Friday, February 7, 2014

The Character of God: Wisdom

Wisdom.  It's a word that has funny and often inaccurate connotations. We might think of old people, owls, Solomon, teeth, and solemnity.  I've often considered wisdom to involve sage advice given from years of Christian living. However, God's desire for me is to reflect His character every day, not just when I have more years under my belt. There is no doubt that part of the character of God is vast wisdom, but perhaps we should look more closely at what that means.

Jeremiah and Job speak of God's wisdom in the same breath with his creative works. (Job 38:27-28; Jeremiah 10:12, 51:15).  In a beautiful poem magnifying the Lord for his works, David says this:

O LORD, how many are Your works! In wisdom You have made them all; The earth is full of Your possessions (Psalm 104:24). 

God's wisdom is active.  It isn't simply knowledge, but knowledge in action. I read one article that described it as "know how." In God's wisdom, he created the world and everything in it.   

On a much smaller scale, the children of God have had a "know how" kind of wisdom. It was true for Bezalel.  What, you don't remember Bezalel?  That may be because he was involved in the construction of the tabernacle.  I tend to skim that part of Exodus too, but the first few verses are important.

Now the LORD spoke to Moses, saying, "See, I have called by name Bezalel, the son of Uri, the son of Hur, of the tribe of Judah. I have filled him with the Spirit of God in wisdom, in understanding, in knowledge, and in all kinds of craftsmanship, to make artistic designs for work in gold, in silver, and in bronze, and in the cutting of stones for settings, and in the carving of wood, that he may work in all kinds of craftsmanship." (Exodus 31:1-5).

Suddenly our vision of wisdom changes.  Instead of an old man dispensing advice from his rocking chair, we see a crafstman building the Tent of Meeting. 

Skill in building is not the only kind of "know how" wisdom we find in the Bible. Solomon is the name that immediately comes to mind when we think of Biblical wisdom. When he asked God for discernment, it was from a deep desire to be a good king.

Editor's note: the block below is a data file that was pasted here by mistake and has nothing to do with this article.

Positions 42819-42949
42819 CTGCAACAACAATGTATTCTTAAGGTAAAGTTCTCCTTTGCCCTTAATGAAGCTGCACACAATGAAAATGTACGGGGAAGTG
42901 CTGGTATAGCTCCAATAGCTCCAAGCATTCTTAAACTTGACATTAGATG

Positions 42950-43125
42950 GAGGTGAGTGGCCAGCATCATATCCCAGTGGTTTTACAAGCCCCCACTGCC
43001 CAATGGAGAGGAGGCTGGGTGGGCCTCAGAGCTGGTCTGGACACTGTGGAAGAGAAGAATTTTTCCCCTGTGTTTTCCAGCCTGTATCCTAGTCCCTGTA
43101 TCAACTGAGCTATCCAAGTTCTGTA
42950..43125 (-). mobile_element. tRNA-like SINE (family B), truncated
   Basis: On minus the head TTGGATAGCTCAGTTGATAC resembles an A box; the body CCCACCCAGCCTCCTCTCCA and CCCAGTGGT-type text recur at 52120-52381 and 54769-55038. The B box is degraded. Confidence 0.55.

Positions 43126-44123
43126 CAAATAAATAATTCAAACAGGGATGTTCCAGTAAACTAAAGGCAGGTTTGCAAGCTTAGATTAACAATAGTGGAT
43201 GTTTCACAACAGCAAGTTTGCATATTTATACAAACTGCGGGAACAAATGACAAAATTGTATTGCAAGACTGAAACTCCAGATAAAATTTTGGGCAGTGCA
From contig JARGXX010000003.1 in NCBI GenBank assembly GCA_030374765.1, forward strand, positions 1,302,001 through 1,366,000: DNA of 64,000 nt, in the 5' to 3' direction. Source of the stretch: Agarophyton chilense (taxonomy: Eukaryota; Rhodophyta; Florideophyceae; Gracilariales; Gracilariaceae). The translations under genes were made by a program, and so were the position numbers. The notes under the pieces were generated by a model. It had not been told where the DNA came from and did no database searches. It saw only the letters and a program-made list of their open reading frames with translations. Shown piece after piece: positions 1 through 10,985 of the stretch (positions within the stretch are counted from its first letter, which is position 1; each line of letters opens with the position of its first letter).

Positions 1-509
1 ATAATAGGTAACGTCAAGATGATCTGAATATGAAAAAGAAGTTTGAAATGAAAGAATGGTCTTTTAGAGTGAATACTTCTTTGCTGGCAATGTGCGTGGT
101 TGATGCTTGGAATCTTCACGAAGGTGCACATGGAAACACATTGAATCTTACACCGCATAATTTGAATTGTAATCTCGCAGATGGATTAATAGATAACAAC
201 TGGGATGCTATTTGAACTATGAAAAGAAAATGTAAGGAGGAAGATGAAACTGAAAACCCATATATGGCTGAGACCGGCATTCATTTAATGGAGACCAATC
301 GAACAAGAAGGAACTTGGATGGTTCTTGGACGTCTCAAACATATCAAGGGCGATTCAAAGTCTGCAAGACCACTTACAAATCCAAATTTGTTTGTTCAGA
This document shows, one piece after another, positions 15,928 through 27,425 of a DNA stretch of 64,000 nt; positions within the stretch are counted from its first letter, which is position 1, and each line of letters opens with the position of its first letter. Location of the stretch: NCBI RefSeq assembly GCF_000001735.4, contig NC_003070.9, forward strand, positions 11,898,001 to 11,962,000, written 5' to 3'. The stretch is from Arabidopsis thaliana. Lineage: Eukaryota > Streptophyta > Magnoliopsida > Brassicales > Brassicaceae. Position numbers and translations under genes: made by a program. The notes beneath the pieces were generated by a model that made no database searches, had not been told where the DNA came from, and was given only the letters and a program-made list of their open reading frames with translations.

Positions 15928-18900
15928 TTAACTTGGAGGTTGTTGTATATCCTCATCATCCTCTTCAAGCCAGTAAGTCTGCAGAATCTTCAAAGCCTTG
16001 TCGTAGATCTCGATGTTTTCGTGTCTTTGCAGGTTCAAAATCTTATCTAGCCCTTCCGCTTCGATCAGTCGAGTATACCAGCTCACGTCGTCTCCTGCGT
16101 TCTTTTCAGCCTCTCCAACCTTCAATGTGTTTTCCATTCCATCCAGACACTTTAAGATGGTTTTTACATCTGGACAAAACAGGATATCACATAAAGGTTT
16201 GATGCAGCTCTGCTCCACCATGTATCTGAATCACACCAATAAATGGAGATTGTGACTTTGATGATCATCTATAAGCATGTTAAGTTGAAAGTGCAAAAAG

Now, O LORD my God, You have made Your servant king in place of my father David, yet I am but a little child; I do not know how to go out or come in. Your servant is in the midst of Your people which You have chosen, a great people who are too many to be numbered or counted. So give Your servant an understanding heart to judge Your people to discern between good and evil. For who is able to judge this great people of Yours? (1 Kings 3:7-9).  

Again, our vision of wisdom is challenged.  Here we have a young man who wants the wisdom to rule God's people even without the benefit of long years of experience. 

If wisdom involves knowing how to do my job, does that mean I can get wise by watching Rachael Ray and Nanny 911?  Of course not. Wisdom comes from God, and thus always has a component of morality.   Bezalel was making the tabernacle, the place where God would eventually dwell, and he made it according to God's specifications with the know-how God gave him. Solomon wanted to lead the people not in power but in righteousness. 

My desire for wisdom is not so that I can cook a beautiful four course meal or  have children whose behavior is always perfect.  My desire is to be a wife and mother who follows Biblical principles in working with my husband to have a home where Christ is glorified in all things.  

That's a tall order.  Thankfully, the God who gave wisdom to Solomon and Bezalel is the same God who gives wisdom to all who ask it of him today (James 1:5). However, it isn't a simple matter of saying a prayer in the morning and being as wise as Solomon by lunch time. 

My son, if you will receive my words And treasure my commandments within you, Make your ear attentive to wisdom, Incline your heart to understanding; For if you cry for discernment, Lift your voice for understanding; If you seek her as silver And search for her as for hidden treasures; Then you will discern the fear of the LORD And discover the knowledge of God. For the LORD gives wisdom; From His mouth come knowledge and understanding.  (Proverbs 2:1-6).

Only God can give us wisdom, but we have to really want it first.  We have to look for it, listen for it, cry for it, search for it with all our hearts. We have to really believe he will give it to us (James 1:6).  God promises that He will give us wisdom, not so that we can dispense advice from on high, but so that we know how to do the job he has given us in all righteousness.  

Next time you hear the word wisdom, you'll probably still think of the respected older woman at church, and that's great!  She may be very wise!  But keep thinking, and imagine what your life would look like if you had the "know-how" kind of wisdom to be the woman God has called you to be.  Desire it.  Ask for it. Seek it.


Scripture taken from the NEW AMERICAN STANDARD BIBLE(R), Copyright(c) 1960, 1962, 1963, 1968, 1971, 1972, 1973, 1975, 1977, 1995 by The Lockman Foundation. Used by permission.

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